“We talk about every woman’s dream come true,” McCauley said. “He purchased freedom for his wife. He wasn’t free. And he set her free.” Jones also owned several properties by the time he was able to purchase his own freedom, in 1784. He was ordained a deacon in 1795, and a priest ten years later. “What a day that must have been. What a celebration,” McCauley said.
Jones died Feb. 13, 1818, at his home in Philadelphia, the day he is commemorated in the church calendar. “His ashes are enshrined in the altar of the Absalom Jones chapel at the African Episcopal Church in St. Thomas in Philadelphia, and a memorial stained-glass window commemorates his life, and his work,” McCauley said.
Jones’ life and witness are emblematic of today’s BLM, she added: “This multiethnic, multiracial group of young people … are really refusing to believe that anybody’s life is without value.”
Although February has been designated as Black History Month in the United States, “we are not Black only during February,” McCauley said. “The celebration of our history may have passed, but who we are has not. The good news is that Black people get to publicly celebrate our contributions to the development of humankind.
“The bad news is, we are reminded that we are not truly free. Can you believe I am hated because of the color of my skin and there is no closet in which I can hide.”
Racism breeds fear, she said. “This is not what our God tells us. Racism includes … acceptance of negative stereotypes and discrimination and, in some cases, these define us. So, why should so why should we – Black, White, Asian, gay or lesbian – why should we accept this treatment? Like it’s our lot in life? It is not what our God has decreed.”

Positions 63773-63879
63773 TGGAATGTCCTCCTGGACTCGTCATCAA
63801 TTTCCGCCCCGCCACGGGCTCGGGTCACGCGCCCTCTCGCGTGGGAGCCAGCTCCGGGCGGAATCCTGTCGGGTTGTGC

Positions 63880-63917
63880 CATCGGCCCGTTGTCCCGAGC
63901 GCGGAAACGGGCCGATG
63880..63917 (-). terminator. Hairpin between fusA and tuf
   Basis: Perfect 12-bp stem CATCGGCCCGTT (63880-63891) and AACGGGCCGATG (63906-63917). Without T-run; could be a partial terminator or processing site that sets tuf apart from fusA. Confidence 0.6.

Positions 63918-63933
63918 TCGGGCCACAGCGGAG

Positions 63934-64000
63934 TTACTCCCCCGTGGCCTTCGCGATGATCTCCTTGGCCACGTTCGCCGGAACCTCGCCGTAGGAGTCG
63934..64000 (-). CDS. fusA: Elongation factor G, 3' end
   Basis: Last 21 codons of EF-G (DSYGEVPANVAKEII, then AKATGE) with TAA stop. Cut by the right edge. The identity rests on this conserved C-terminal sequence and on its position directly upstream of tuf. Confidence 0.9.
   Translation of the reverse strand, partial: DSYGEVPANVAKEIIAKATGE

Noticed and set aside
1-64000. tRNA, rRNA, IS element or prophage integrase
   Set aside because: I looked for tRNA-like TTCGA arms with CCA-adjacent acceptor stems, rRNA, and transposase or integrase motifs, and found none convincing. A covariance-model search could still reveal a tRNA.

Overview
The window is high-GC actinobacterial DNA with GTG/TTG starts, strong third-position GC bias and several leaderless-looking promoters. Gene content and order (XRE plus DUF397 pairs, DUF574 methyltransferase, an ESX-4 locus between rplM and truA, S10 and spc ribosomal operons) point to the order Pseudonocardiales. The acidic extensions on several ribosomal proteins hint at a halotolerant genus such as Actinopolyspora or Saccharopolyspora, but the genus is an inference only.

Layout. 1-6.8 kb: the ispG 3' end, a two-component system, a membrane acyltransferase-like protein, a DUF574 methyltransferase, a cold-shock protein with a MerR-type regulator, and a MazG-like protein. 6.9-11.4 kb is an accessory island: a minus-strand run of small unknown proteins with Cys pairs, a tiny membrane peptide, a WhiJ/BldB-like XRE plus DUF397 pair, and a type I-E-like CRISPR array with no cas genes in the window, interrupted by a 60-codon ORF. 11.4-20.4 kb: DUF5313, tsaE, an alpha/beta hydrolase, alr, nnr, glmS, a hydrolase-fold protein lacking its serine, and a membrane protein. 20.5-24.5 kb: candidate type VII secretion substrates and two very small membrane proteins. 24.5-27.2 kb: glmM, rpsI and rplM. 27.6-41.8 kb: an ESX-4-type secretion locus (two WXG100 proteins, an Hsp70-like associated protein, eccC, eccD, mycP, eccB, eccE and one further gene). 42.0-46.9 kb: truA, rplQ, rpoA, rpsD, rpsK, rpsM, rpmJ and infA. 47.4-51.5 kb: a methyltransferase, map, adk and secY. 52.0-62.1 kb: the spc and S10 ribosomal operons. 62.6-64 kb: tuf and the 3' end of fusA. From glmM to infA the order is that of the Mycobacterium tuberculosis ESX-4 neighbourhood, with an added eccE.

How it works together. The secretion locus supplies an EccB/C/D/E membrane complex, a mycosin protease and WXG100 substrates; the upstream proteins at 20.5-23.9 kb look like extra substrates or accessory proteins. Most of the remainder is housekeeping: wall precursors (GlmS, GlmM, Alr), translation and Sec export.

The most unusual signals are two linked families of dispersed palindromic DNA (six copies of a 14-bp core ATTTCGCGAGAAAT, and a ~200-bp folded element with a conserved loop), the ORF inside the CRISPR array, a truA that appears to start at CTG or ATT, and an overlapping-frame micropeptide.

Three great moments in life include: “the Jesse Jackson moment when we try to keep hope alive,” she said. “There’s the Jiminy Cricket moment when we’re having high hopes. And there’s the Martin Luther King, when we are free at last. So remember … God loves us and commands us to love one another.
“It is not difficult for us to love one another,” she added. “We are all exhausted sometimes, by the struggle of just existing, so on behalf of all the Black people in the world, we welcome the love that Jesus Christ commands us to share one with another.”
Leemhuis also announced a weekly Evensong series of “Lament, Hope and Call to Action for Black Lives,” to be held at 7 p.m. on Wednesdays during Lent at the historically Black churches in the Los Angeles area, beginning March 8 at St. Barnabas’ Church in Pasadena. Other services will follow: on March 15, at Christ the Good Shepherd Church, Los Angeles; March 22, at the Church of the Advent, Los Angeles; and March 29, at St. Timothy’s Church, Compton. The diocesan community is invited to attend.